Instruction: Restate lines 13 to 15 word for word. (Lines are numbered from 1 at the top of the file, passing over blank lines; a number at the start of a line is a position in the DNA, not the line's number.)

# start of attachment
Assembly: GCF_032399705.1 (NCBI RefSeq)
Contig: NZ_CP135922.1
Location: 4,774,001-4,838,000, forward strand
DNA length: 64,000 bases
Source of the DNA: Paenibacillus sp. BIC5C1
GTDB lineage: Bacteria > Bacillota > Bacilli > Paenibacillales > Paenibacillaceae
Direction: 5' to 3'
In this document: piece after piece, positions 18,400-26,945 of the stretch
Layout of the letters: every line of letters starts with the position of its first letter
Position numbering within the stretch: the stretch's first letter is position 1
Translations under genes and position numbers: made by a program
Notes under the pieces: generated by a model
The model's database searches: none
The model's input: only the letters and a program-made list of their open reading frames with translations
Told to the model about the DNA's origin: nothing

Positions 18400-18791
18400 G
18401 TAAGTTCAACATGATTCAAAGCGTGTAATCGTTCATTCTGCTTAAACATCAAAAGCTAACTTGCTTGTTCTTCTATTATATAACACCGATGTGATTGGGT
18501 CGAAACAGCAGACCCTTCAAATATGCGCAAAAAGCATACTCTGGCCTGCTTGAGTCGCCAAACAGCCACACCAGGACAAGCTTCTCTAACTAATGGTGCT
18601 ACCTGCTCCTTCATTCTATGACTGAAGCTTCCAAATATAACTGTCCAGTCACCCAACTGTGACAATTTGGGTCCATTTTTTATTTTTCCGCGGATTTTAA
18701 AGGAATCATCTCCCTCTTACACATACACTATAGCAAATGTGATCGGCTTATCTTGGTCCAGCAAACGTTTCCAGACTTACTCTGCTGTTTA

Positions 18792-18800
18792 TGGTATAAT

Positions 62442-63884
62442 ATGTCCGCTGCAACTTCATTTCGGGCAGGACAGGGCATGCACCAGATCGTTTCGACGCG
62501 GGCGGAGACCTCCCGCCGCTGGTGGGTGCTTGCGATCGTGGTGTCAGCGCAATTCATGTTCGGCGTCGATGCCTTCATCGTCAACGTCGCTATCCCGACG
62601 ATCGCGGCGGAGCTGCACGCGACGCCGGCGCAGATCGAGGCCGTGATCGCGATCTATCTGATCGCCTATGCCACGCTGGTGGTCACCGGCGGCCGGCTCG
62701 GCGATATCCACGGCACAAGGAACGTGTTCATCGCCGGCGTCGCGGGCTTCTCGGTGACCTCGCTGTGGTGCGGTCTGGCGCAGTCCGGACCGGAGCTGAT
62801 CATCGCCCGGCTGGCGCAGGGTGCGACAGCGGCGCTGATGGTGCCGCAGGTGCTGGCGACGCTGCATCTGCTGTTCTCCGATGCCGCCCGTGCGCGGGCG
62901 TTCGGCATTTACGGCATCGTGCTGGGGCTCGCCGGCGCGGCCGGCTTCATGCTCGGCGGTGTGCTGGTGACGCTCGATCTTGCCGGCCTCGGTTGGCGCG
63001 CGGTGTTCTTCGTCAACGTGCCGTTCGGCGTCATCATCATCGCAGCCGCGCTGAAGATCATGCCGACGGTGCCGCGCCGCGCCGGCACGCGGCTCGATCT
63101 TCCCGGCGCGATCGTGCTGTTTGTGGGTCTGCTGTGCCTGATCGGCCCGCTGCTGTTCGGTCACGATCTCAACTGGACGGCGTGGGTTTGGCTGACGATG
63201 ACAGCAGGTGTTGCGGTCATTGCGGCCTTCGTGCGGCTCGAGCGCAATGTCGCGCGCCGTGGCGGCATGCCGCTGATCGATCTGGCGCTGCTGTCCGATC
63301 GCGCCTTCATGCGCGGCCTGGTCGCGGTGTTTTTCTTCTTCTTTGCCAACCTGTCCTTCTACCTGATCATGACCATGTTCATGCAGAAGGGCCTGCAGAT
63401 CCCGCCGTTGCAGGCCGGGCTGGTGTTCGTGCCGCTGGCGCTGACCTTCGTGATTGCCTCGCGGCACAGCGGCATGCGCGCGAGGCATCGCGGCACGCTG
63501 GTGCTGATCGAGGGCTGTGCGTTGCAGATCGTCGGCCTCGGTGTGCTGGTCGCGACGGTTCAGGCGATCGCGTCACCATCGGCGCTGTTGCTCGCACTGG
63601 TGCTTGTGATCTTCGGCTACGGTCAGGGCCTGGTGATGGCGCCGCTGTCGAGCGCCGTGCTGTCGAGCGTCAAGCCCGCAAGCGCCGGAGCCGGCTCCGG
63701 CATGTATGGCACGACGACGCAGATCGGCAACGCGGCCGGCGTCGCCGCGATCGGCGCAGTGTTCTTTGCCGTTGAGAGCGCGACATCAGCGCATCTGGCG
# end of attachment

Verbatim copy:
The model's database searches: none
The model's input: only the letters and a program-made list of their open reading frames with translations
Told to the model about the DNA's origin: nothing